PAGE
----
The Swimmer is presented on Blu-ray in a fantastic looking AVC encoded 1080p high definition transfer framed at 1.85.1 widescreen. As has been the case with all of Grindhouse’s Blu-ray releases so far, picture quality is excellent. Film grain is left intact but it’s never overpowering or distracting and outside of a few minor specks here and there, you won’t see much in the way of print damage at all – it would seem that the elements used were in excellent condition. Colors are reproduced beautifully, not just the blues of the water in the various pools but the greens in the surrounding plants and the colors that appear in the different late sixties attire worn by the various cast members. Black levels are good, shadow detail is fine and general detail is strong across the board. There are no obvious compression artifacts to complain about nor does there appear to be any edge enhancement or noise reduction at all. This is a nice, film like transfer that really does justice to the movie’s style.
The English language DTS-HD Mono mix is also pretty good. There are no alternate language options though optional subtitles are provided in English, French and Spanish. All in all this is a nice mix, quite clear and concise sounding with no issues in regards to audible hiss or distortion. The audio is perfectly fine for an older mono mix and the single channel sound suits the movie nicely. Dialogue is perfectly easy to understand and the levels are properly balanced. The score sounds good as do the few effects that are used throughout the movie.
Extras start off with a fantastic five part documentary entitled The Story Of The Swimmer that is made up primarily of interviews with everyone Grindhouse were able to round up to contribute. Here we get input and recollections from cast members Janet Landgard, Marge Champion, and Joan Rivers, assistant directors Michael Hertzberg and Ted Zachary, composer Marvin Hamlisch, editor Sidney Katz, Burt Lancaster’s daughter Joanna Lancaster, and even Lancaster’s swimming coach Bob Horn, who taught at UCLA! It’s a very interesting and remarkably thorough piece that covers the technical side of things nicely. It also offers up some interesting memories of the shoot, the locations and the concepts behind the movie. We learn what Lancaster went through to prepare for the role and we get some insight into not only what it was like to work on the picture but how the various participants feel about the film decades after they worked on it.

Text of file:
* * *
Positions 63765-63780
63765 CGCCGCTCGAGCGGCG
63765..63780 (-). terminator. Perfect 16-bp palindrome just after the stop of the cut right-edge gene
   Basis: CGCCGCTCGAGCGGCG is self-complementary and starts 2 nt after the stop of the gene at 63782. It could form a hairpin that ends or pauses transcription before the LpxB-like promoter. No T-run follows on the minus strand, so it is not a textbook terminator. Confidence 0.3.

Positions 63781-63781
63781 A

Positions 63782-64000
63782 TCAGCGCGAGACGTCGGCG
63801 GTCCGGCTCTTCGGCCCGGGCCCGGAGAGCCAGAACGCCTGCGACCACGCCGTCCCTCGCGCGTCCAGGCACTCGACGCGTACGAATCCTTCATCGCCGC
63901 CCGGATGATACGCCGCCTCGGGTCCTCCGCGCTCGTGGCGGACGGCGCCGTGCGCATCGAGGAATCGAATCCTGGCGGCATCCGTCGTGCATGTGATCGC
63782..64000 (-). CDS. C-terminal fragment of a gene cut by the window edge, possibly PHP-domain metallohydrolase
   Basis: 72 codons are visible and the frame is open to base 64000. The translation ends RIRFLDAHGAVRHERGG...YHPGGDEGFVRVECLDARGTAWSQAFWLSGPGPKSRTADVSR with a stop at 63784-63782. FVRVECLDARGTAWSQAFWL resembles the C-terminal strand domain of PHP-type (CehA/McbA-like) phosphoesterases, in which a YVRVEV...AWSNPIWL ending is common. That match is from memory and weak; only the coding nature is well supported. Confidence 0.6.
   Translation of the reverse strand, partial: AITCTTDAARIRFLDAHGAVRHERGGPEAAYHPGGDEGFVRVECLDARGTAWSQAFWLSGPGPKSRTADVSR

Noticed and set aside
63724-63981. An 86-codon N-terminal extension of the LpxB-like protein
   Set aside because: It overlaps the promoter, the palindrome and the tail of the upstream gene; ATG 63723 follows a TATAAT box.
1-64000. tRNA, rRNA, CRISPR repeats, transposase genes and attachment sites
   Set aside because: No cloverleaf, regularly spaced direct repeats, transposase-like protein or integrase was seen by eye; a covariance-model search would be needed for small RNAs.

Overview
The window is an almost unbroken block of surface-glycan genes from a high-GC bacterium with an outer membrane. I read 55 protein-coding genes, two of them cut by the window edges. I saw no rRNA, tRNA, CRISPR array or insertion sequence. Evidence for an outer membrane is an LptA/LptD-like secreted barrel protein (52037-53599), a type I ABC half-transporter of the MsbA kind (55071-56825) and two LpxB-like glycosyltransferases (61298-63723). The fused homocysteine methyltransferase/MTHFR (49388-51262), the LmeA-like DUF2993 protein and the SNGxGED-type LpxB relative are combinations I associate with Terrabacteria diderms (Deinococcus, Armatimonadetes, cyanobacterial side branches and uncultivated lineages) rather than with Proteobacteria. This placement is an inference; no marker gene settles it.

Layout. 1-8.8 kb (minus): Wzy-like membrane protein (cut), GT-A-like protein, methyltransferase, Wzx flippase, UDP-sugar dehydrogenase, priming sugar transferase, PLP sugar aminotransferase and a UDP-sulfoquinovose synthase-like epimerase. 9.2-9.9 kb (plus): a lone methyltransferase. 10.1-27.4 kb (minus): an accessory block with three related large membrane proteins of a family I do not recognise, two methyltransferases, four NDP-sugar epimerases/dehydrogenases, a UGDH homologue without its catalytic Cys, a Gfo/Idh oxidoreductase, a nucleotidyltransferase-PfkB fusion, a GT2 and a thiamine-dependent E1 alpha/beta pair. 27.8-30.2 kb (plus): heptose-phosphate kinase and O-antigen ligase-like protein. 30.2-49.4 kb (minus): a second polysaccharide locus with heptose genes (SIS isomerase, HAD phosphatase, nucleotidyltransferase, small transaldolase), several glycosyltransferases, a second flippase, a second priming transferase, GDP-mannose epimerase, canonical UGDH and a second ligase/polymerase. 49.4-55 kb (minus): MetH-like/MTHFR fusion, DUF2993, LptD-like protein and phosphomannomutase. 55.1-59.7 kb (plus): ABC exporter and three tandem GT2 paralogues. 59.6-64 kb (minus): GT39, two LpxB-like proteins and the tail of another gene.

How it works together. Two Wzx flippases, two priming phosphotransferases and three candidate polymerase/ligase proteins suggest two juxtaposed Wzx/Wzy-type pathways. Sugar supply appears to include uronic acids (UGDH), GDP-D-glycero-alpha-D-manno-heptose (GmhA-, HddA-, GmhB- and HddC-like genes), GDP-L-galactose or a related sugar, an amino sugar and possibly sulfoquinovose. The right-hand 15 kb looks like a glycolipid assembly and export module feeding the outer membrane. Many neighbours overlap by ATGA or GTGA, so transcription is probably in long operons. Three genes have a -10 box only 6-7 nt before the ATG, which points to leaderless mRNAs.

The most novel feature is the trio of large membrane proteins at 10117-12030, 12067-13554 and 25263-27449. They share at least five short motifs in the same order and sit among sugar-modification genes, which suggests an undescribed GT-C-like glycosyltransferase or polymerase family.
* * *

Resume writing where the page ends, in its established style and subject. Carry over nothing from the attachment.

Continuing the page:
Also quite interesting is an eighteen minute interview shot in 2013 at a festival screening with actress Marge Champion and film director Allison Anders. She shares a few more stories about working on this picture and a few others from her career and also offers her thoughts on the film. A twenty-five minute audio recording of John Cheever reading the short story he authored for The New Yorker and on which this film was based is also a noteworthy supplement.
Rounding out the extras are a few very extensive still galleries featuring all sorts of promotional and pre-production materials, a PDF version of the original script accessible via BD-Rom drives, a pair of TV spots and a trailer for the feature. Additionally we get a bunch of other Grindhouse Releasing trailers, an isolated score, menus and chapter selection. As this is a combo pack release we also get a DVD version of the disc (so those without a BD-Rom can access the script if they want to) and inside the keepcase is a full color booklet of liner notes comprised of an essay from Stuart Gordon and a second essay from Chris Innis that offer a very thorough look at the strange history of this cinematic oddity.
The Final Word:
Grindhouse Releasing gives The Swimmer a fantastic Blu-ray debut. The presentation is up to the high standards set by their past releases as are the supplements which prove to be both comprehensive and genuinely interesting. The story behind this one is just as interesting as the movie itself. A fantastic package through and through.
Click on the images below for full sized Blu-ray screen caps!